Britain will limit the role Huawei Technologies can have in the construction of the country's 5G network, but will still allow the China-backed group significant access in a move that could anger U.S. authorities as well as President Donald Trump.
Prime Minister Boris Johnson's government said Tuesday that Huawei will be excluded from 5G network building around sensitive sights such as nuclear facilities and military bases, and its overall contribution will be capped at 35%. However, the decision to allow the group into a key European market is likely to trigger reaction from Washington, which has been pressing Johnson, as well as other leaders in the so-called 'Five Eyes' security compact of English-speaking nations around the world, to exclude Huawei based on its alleged ties to China's military.
"Huawei is reassured by the UK government's confirmation that we can continue working with our customers to keep the 5G rollout on track," UK head Victor Zhang said in a statement. "It gives the UK access to world-leading technology and ensures a competitive market."
Trump's decision last year to ban Huawei from dealing with U.S. companies without prior government approval was described as "disgraceful and unjust" by China's Foreign Ministry.
Huawei, the world's biggest telecoms equipment maker and a key plank in China's ambitions towards dominating 5G networking around the globe, was placed on the 'Entity List' by the U.S. Commerce, a move that effectively prevents it from acquiring components and technology from American companies without prior government approval.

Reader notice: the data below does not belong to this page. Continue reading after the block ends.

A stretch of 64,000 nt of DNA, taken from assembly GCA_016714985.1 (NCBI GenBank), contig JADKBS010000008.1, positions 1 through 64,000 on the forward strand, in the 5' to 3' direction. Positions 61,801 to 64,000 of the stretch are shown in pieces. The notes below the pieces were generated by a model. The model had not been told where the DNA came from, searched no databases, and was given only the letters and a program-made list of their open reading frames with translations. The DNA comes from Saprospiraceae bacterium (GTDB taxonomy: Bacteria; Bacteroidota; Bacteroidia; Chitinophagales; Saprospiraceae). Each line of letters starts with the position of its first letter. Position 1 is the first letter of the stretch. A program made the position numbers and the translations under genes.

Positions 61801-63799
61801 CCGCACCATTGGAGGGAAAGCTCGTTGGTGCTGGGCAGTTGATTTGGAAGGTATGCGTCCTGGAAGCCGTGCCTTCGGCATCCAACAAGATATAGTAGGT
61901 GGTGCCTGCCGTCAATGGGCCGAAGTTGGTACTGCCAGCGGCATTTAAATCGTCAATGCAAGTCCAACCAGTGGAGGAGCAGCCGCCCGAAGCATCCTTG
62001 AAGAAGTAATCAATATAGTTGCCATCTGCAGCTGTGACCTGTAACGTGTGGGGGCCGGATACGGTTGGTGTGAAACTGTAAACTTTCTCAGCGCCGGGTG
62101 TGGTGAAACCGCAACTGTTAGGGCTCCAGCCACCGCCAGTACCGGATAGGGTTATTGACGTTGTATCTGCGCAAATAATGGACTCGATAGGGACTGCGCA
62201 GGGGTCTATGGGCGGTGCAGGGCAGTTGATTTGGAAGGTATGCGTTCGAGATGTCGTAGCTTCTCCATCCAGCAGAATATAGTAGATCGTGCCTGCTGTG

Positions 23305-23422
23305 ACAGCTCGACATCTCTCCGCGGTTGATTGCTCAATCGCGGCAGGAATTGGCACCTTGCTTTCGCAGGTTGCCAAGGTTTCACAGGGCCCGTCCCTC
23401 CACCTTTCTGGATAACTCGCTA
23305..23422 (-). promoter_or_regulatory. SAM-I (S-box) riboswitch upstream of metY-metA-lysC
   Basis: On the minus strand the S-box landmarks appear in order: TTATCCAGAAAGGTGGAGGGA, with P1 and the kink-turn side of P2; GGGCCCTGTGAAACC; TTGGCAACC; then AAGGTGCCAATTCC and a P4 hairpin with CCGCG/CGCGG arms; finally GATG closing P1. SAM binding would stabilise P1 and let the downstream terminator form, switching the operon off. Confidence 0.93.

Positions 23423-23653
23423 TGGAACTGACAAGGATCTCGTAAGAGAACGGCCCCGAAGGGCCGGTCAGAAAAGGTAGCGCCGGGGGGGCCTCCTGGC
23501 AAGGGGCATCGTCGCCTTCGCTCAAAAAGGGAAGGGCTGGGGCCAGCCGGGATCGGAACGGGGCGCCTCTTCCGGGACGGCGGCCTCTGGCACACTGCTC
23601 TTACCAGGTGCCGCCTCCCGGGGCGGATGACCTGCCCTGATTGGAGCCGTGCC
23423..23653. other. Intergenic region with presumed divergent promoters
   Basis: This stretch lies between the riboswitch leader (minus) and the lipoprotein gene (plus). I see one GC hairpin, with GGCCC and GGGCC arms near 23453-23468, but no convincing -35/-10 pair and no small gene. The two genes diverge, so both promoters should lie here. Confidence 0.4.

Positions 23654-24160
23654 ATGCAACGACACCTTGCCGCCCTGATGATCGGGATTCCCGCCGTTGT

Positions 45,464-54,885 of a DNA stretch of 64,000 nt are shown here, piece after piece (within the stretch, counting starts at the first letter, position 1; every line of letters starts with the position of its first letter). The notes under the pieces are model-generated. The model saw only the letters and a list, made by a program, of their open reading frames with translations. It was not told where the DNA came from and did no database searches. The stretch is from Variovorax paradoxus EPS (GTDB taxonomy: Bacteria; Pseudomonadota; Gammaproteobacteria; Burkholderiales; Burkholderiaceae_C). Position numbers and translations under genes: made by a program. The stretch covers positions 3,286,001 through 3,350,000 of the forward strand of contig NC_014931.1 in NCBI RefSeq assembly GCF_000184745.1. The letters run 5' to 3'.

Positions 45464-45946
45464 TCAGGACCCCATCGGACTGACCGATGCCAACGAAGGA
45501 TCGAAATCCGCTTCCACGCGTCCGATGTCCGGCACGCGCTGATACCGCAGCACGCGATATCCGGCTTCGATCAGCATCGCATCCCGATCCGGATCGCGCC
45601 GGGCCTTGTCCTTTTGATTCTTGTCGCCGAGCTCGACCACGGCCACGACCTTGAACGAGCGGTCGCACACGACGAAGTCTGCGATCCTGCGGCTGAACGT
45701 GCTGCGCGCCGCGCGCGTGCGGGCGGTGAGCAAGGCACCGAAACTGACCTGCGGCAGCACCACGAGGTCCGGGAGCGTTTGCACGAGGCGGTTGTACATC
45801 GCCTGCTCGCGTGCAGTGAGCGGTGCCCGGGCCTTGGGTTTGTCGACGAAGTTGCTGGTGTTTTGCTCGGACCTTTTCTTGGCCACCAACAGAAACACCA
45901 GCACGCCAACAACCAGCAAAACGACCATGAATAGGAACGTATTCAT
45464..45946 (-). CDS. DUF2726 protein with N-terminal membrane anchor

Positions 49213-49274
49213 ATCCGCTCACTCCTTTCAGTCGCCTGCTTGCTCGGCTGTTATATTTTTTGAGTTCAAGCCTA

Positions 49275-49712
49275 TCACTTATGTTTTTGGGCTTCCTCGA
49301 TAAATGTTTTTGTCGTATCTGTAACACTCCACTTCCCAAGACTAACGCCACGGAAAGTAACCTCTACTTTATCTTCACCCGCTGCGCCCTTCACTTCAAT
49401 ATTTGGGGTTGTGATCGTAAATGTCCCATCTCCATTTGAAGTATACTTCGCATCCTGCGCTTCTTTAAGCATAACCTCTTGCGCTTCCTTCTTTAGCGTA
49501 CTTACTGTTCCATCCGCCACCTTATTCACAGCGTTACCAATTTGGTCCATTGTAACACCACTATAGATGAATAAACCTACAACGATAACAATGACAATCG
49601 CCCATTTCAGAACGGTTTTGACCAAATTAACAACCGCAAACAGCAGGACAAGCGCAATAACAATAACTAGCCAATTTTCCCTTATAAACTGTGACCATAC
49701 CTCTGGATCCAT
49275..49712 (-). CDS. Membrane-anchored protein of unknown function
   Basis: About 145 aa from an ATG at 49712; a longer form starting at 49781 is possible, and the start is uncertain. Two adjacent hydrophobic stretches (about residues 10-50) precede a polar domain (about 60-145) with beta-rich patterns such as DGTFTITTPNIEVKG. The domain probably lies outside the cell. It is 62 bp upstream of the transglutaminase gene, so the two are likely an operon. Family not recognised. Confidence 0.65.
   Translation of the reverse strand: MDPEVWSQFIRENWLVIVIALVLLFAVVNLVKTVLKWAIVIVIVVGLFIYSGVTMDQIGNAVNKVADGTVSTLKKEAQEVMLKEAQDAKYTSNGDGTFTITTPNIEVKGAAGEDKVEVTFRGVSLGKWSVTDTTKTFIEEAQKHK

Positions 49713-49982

U.S. Secretary of State Mike Pompeo has also been pressing European leaders to keep Huawei shut out of regional plans to develop 5G networks, even going so far as to invoke the legacy of former British leader Margaret Thatcher in a speech in London last May.
"Ask yourself: would the Iron Lady be silent when China violates the sovereignty of nations through corruption or coercion? Would she allow China to control the internet of the future?" Pompeo said. "Insufficient security will impede the United States' ability to share certain information within trusted networks. This is just what China wants - to divide Western alliances through bits and bytes, not bullets and bombs."
President Trump's moves to limit Huawei's influence, however, have found some support among members of the so-called "Five Eyes" alliance of English-speaking economies that share intelligence, including Australia and Canada.
"I believe there are many security concerns as it relates to Huawei and the development of Canada's 5G," former Conservative Party leader Andrew Scheer said. "We know the government of China has acknowledged its role in certain cyber-attacks."
Former Australian Prime Minister Malcolm Turnbull, whose government banned Huawei from participating in 5G rollouts in July of 2018, told the U.K.'s Telegraph newspaper that the risks of allowing the China-backed group in "cannot be effectively mitigated."
"You can't design away around it," he said. "The view that the Australian government took under my leadership last year was that the high-risk vendors, which includes Huawei of course, should not be permitted to be involved in the 5G networks."